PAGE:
Another benefit of FP&A is that it helps business owners determine new goals and know what it will take to reach them. Through predictive analysis, they can learn what changes must be made in the company’s revenue to expand the business operations. For instance, if the owner wants to add a new location, they’ll need to know how much of an increase in income they will require to purchase the property.
FP&A also tracks how well the company is doing concerning its goals. The analyst can prepare a variance report showing where the company has gone off-track. Then, the executive can take corrective action to reach their goals or adapt them toward a new focus.
Another benefit of FP&A is providing the “why” to what happened. Through descriptive analysis, the business owner understands why they weren’t on budget last month or last year. They can see where things didn’t work out as expected and how to avoid that situation in the future. For example, the owner may notice that spending was higher in one area than what the budget allowed. Perhaps accounts receivable were outstanding longer than expected, which led to poor cash flow.
Through predictive analysis, executives can also better prepare for changes. Therefore, if business owners find that revenue decreases every summer, they can adjust their spending in the spring, giving them more cash to get through the slow season until business picks up in the fall.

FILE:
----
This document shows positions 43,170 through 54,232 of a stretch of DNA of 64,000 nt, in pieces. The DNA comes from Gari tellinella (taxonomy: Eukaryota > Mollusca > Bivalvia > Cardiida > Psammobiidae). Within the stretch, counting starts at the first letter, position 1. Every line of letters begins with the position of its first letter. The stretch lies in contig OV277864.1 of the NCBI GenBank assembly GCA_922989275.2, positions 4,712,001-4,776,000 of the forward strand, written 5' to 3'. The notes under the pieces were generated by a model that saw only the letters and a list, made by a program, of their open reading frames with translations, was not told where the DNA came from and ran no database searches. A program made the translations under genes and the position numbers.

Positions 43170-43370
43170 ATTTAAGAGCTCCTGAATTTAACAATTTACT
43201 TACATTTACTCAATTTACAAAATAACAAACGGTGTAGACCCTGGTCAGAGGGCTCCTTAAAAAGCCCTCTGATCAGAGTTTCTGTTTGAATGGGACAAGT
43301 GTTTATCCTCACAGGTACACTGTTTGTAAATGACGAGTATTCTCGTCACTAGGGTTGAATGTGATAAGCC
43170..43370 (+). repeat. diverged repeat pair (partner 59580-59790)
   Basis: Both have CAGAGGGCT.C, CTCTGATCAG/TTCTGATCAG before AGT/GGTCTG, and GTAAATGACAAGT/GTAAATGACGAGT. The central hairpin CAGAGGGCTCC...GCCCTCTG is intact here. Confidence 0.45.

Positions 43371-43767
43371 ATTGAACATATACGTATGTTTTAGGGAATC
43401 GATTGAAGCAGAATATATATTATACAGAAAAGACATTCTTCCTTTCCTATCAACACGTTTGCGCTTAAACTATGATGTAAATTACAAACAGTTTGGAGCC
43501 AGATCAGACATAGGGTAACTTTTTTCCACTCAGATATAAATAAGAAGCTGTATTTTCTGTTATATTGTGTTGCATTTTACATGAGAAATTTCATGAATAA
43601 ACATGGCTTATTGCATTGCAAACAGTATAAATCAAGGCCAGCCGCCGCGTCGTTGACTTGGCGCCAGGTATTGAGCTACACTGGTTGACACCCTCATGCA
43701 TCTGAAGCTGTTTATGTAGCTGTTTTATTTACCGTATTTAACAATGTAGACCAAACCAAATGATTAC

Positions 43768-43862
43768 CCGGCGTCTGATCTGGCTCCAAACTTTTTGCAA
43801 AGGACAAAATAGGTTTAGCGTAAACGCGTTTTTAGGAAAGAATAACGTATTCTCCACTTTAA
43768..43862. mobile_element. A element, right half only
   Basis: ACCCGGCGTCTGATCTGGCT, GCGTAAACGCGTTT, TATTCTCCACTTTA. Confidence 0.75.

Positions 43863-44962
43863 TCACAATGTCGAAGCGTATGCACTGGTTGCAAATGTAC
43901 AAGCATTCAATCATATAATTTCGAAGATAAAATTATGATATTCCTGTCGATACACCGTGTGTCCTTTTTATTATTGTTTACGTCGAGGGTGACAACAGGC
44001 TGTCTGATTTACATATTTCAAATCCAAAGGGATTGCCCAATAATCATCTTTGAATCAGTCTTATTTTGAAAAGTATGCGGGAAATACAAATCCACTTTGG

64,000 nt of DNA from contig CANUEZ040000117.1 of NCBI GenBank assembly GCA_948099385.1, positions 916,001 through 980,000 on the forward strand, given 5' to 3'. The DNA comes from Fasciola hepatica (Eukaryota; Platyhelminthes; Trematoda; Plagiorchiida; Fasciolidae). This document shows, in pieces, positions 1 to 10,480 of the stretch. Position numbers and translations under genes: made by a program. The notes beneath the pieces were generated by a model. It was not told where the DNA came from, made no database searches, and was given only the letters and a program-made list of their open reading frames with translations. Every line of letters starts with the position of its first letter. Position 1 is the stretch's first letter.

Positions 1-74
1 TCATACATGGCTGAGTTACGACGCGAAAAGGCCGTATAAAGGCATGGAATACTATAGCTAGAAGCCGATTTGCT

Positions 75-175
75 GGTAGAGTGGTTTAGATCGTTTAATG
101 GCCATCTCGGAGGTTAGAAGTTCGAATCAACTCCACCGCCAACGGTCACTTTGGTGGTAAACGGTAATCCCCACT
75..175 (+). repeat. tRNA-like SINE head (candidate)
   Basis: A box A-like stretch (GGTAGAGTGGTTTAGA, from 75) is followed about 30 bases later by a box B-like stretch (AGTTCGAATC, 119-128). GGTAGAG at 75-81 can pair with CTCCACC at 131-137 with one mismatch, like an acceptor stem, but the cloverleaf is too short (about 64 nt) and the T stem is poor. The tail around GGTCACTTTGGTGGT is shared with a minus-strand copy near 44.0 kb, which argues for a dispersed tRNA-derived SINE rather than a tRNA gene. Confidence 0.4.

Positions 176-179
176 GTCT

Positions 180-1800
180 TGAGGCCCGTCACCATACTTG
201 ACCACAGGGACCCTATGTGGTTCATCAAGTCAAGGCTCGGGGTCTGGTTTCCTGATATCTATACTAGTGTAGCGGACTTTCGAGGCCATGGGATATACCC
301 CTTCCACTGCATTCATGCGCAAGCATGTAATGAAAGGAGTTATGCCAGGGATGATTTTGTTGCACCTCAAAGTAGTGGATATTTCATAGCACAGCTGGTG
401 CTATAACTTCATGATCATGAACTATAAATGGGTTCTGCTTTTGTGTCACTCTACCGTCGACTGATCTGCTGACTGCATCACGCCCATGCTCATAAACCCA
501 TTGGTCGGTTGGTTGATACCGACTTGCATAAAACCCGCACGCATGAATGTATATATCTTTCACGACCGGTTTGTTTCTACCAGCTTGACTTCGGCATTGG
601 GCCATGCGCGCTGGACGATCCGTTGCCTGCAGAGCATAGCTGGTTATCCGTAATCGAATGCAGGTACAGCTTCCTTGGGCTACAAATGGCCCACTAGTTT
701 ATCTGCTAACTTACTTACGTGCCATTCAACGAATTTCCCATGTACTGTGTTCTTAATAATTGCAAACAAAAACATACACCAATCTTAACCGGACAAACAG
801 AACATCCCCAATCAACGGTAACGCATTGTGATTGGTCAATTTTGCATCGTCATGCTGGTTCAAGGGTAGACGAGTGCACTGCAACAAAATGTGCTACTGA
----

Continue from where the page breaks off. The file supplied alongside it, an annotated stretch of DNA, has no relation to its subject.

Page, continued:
Companies need to develop a solid financial planning strategy to succeed, and AccountingDepartment.com can help. It’s time to leverage financial information with FP&A services from AccountingDepartment.com to elevate your business and achieve your goals. Contact us today to learn more.
As a business owner, there are many tasks that you need to handle to ensure the smooth running of your operations..
Considering the need for a financial controller for your business? To help you solidify the decision, learn more about.
Outsourced bookkeeping services are here to help CFOs of small to medium-sized businesses optimize their time and offer.
Topics: Accounting Technology, Bookkeeping Best Practices, outsourced accounting services, outsourced accounting, bookkeeping services, technology, automated processes, outsourced bookkeeping services, financial technology, automation, business process automation, outsourced bookkeeping, best accounting services
For new and growing businesses, accounting may not be the most exciting topic for owners, however, it's good accounting.
Topics: Bookkeeping Best Practices, Small Business Advice and Tips, outsourced accounting services, outsourced accounting, bookkeeping services, controller services, accounting services, outsourced bookkeeping services, professional services, outsourced bookkeeping, client accounting services, cas, best accounting services
It’s common for business owners to feel stretched to the limit with the services they have. A common misconception is.
The accounting cycle is a multi-step process that involves accepting, recording, sorting, and crediting payments made.